Castle Windsor and Dependency Injection

Dependency Injection (DI) is the new buzz word being throw around in the tech circles.  DI has been around for a while but because of the focus on Unit Testing, DI has become more important as it is necessary to do Unit Testing.

Castle Windsor is an Inversion of Control (IoC) container that very easily allows for DI.  The site has tutorials and samples that show how to install it and use it.

Right now I am working on a project at work that I want to do complete Unit Testing so I need to install Castle Windsor first and get the Dependency Injection working.  Here is what I did to get this working.

  • First, I created a project and added the references to Castle Windsor using NuGet. Castle.Core and Castle.Windsor are the dlls that are installed.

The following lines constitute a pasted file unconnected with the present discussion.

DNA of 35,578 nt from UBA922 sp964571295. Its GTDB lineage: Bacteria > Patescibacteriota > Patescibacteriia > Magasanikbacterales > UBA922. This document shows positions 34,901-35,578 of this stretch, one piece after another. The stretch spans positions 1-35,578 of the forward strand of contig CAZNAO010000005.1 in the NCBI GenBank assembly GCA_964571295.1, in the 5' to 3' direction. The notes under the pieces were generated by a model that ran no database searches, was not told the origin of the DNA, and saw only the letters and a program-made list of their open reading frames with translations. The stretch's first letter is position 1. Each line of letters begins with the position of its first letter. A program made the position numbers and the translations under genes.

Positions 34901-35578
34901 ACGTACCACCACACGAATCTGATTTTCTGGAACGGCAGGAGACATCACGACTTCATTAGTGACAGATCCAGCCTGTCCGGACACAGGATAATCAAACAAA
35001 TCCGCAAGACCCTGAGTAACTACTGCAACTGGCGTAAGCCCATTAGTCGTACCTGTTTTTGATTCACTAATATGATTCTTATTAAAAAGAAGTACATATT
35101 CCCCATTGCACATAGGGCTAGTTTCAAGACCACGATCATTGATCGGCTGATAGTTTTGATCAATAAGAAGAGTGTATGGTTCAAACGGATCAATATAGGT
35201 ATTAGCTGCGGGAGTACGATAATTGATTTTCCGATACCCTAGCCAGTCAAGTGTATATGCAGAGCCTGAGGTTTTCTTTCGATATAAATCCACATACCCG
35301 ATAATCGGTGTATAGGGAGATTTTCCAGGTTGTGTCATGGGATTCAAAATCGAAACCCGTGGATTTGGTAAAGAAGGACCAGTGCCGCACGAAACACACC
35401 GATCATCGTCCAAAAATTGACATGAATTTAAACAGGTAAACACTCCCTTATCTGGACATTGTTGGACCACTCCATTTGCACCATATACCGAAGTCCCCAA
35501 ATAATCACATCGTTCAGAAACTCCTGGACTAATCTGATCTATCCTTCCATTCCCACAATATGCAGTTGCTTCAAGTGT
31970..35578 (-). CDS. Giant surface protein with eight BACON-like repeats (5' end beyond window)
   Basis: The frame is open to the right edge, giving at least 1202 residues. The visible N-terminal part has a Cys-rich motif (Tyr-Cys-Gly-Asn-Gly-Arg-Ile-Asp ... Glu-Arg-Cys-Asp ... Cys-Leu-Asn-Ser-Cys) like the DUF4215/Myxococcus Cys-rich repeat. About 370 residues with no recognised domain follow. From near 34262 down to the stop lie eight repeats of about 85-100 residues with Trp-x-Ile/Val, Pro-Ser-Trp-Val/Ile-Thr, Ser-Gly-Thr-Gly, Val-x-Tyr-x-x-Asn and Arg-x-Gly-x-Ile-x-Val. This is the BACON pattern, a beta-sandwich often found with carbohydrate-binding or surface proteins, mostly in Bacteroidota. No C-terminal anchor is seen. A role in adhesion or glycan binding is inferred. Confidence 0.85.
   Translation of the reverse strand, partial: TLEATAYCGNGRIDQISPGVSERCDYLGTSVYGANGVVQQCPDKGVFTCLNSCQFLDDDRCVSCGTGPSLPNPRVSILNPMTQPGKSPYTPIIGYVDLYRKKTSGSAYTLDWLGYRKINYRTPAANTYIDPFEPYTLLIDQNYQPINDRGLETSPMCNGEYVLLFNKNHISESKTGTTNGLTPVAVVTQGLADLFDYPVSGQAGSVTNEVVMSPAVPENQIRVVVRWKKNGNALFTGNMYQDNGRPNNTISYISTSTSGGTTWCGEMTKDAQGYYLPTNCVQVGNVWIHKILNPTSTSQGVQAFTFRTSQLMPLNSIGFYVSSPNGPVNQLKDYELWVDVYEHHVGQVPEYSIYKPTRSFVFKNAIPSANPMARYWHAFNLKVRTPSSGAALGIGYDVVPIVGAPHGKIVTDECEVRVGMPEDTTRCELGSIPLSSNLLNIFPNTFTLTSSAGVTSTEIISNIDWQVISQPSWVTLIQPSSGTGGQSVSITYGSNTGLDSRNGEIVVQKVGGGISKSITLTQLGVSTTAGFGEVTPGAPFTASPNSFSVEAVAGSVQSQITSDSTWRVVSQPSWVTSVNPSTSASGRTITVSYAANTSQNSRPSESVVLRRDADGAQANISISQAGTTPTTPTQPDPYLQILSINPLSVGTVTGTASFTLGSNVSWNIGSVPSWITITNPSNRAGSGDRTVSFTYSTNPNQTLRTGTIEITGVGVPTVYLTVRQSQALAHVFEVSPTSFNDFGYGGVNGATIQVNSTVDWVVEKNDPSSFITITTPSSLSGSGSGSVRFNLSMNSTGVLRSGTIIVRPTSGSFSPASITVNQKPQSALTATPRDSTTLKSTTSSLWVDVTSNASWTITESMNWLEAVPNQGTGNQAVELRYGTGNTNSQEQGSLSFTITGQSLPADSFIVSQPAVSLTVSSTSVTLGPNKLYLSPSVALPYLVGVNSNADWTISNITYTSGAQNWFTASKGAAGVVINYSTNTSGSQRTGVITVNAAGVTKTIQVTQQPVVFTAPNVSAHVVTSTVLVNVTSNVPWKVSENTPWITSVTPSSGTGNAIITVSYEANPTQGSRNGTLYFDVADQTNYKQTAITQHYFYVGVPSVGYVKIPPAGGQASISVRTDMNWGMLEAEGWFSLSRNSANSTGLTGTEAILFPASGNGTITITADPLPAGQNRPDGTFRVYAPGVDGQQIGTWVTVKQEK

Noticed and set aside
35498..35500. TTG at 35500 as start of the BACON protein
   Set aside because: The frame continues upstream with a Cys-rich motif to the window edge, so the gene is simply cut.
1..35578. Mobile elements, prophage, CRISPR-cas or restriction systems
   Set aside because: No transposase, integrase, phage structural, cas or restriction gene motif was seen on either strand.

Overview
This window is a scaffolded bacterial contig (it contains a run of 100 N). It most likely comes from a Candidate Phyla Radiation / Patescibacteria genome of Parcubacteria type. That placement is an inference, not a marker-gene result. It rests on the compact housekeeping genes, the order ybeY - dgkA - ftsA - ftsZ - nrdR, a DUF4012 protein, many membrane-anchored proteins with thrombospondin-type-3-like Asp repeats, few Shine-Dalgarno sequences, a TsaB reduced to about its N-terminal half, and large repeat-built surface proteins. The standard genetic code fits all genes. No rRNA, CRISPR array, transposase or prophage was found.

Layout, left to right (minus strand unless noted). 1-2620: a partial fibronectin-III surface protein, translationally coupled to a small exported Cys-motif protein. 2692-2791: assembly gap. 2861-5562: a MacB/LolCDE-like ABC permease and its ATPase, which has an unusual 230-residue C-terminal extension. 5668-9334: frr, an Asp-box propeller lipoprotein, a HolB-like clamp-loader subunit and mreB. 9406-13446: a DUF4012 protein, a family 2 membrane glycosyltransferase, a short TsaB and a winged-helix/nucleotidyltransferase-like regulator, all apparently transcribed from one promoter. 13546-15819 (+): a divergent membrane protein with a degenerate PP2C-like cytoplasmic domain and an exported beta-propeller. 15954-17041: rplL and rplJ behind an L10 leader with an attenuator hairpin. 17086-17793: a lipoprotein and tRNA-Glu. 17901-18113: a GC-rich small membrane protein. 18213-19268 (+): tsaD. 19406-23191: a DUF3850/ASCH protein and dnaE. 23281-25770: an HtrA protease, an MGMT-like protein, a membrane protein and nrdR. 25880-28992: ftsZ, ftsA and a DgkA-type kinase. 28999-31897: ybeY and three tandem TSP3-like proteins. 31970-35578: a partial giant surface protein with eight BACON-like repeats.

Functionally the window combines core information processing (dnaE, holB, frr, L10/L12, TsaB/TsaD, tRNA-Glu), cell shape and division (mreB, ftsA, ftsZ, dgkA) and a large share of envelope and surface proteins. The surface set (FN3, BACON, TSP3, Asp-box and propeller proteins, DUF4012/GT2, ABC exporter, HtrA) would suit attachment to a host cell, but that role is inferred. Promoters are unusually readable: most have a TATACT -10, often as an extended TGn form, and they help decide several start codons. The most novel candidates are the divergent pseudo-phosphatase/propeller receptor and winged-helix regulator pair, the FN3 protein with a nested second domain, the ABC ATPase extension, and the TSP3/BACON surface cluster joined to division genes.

• Next, I added a folder called IoC and added 3 classes to it. ControllerInstaller.cs, DependenciesInstaller.cs and WindsorControllerFactory.cs.  The WindsorControllerFactory.cs highjacks the DefaultControllerFactory and adds Windsor code that will allow the DI.  The ControllerInstaller.cs class registers all the controllers automatically and the DependenciesInstaller.cs allows me to add dependencies as code is added.
  • In the Global.asax, code is added to initialize the IoC Container.

The only issue I ran into was an error thrown when the container was instantiated in the Gobal.asax file.  The code could not locate System.Web.MVC.  This code fixed that problem:

<dependentAssembly>
<assemblyIdentity name=”System.Web.Mvc” publicKeyToken=”31bf3856ad364e35″ />
<bindingRedirect oldVersion=”1.0.0.0-4.0.0.0″ newVersion=”4.0.0.0″ />
</dependentAssembly>

The next step is to add DI.